Unfortunately, the same highly questionable, undemocratic activities are also still legal in most provincial, territorial and municipal governments across Canada.
And while the FAA did make more changes than any similar law in Canadian history, it only requires a few public servants to do a couple of things more transparently (which doesn’t slow them down at all), and did nothing that would drive any good person away from working in the government.
Given that the devil is in the details of any law, let alone the 214-page FAA, it is somewhat understandable that the assessments of so many politicians and political commentators are so inaccurate. At the same time, one would think that these people and organizations (at least the journalists) would feel some responsibility to stick to the facts.
So what are the devils in the details? Concerning money in politics, the FAA banned any donations of money, property or services from corporations, unions and other organizations, and limited annual donations by individuals to $1,100 to each party, and another $1,100 combined total to each party’s riding associations.
The FAA also limited individual donations to each party’s election candidates to a combined total of $1,100 during each election, whether or not the candidate uses the donation for their campaign.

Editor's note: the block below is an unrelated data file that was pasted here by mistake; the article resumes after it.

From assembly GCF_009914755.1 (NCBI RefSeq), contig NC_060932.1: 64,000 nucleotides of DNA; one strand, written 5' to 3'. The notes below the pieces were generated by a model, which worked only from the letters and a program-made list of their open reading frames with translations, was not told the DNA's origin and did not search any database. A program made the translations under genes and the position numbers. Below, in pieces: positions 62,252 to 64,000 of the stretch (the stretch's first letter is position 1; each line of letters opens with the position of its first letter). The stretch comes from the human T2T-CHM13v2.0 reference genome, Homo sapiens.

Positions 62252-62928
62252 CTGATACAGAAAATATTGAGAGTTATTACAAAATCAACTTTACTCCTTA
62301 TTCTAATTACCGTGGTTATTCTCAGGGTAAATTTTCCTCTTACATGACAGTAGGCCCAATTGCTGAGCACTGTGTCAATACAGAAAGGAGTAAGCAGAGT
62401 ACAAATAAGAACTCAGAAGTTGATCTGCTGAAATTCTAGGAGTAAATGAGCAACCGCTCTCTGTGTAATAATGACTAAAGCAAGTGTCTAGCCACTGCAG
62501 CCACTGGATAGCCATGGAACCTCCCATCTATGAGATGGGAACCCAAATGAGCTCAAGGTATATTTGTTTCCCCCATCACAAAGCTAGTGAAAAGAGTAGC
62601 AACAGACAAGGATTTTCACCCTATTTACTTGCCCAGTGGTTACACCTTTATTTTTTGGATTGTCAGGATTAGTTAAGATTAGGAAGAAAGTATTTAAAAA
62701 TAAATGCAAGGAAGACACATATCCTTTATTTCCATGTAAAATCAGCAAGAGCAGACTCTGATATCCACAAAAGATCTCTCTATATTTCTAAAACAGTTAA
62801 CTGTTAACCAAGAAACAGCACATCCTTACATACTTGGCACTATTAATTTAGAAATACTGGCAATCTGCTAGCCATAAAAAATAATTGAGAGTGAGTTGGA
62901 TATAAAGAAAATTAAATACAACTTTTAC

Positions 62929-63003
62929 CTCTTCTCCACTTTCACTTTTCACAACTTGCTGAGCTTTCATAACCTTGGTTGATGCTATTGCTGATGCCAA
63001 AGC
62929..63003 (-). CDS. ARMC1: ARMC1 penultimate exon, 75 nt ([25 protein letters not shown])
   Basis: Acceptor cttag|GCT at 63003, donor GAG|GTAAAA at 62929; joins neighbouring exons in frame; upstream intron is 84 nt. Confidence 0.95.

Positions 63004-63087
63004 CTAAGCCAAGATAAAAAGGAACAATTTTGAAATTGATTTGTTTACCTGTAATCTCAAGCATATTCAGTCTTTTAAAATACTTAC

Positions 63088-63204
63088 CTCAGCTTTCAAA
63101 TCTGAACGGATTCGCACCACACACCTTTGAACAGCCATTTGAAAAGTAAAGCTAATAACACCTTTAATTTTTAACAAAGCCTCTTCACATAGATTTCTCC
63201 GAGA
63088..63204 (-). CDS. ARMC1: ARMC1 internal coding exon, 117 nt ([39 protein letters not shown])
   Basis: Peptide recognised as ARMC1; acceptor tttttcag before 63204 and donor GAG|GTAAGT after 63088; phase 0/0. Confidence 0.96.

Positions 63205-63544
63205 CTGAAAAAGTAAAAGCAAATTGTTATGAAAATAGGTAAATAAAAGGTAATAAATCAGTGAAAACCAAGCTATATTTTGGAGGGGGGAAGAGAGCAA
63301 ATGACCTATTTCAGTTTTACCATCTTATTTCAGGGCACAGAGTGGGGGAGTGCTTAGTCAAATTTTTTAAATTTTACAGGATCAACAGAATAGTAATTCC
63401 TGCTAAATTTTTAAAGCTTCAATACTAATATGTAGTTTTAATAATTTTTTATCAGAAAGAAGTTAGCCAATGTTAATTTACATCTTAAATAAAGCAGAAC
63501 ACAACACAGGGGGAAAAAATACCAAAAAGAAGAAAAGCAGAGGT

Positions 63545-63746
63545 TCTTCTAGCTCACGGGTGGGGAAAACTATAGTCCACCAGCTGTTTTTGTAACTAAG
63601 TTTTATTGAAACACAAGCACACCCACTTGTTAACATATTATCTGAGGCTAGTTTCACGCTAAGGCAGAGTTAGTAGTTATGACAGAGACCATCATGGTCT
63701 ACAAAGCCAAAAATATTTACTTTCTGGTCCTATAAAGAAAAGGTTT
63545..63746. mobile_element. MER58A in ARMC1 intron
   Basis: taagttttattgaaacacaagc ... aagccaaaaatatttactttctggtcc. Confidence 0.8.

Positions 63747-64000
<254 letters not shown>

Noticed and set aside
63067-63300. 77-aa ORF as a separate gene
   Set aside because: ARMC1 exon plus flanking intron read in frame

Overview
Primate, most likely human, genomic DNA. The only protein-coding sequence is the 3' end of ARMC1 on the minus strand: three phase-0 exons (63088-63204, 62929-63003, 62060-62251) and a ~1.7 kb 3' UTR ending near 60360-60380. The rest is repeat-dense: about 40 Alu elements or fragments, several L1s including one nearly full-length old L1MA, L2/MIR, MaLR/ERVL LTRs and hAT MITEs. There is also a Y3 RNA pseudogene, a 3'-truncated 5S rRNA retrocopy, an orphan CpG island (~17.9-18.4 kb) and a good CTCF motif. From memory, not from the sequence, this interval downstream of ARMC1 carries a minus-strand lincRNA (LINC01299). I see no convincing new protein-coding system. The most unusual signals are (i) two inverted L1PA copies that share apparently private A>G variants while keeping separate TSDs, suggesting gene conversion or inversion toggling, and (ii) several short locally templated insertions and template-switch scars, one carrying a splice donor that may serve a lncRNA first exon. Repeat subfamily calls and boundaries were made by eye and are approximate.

However, it is still legal to donate an unlimited amount of money, property or services in secret to a nomination race or party leadership candidate (as long as the candidate doesn’t use the donation for their campaign). Such a donation would not be a bribe or a violation of federal ethics rules because the Criminal Code only covers bribes to elected politicians, as do the ethics rules.
And while federal ethics rules prohibit gifts that could influence a politician or government official, they are only required to disclose to the Ethics Commissioner things they own worth more than $10,000, and the Commissioner does not audit the disclosure statements. As a result, it is very easy for an federal politician or official to hide a gift worth up to $9,999.
It is also very easy to get around the rules on secret, unlimited donations because the federal government has not yet implemented the United Nations Convention Against Corruption measures that would ensure monitoring of the bank accounts of politicians and other government decision-makers for suspicious transactions.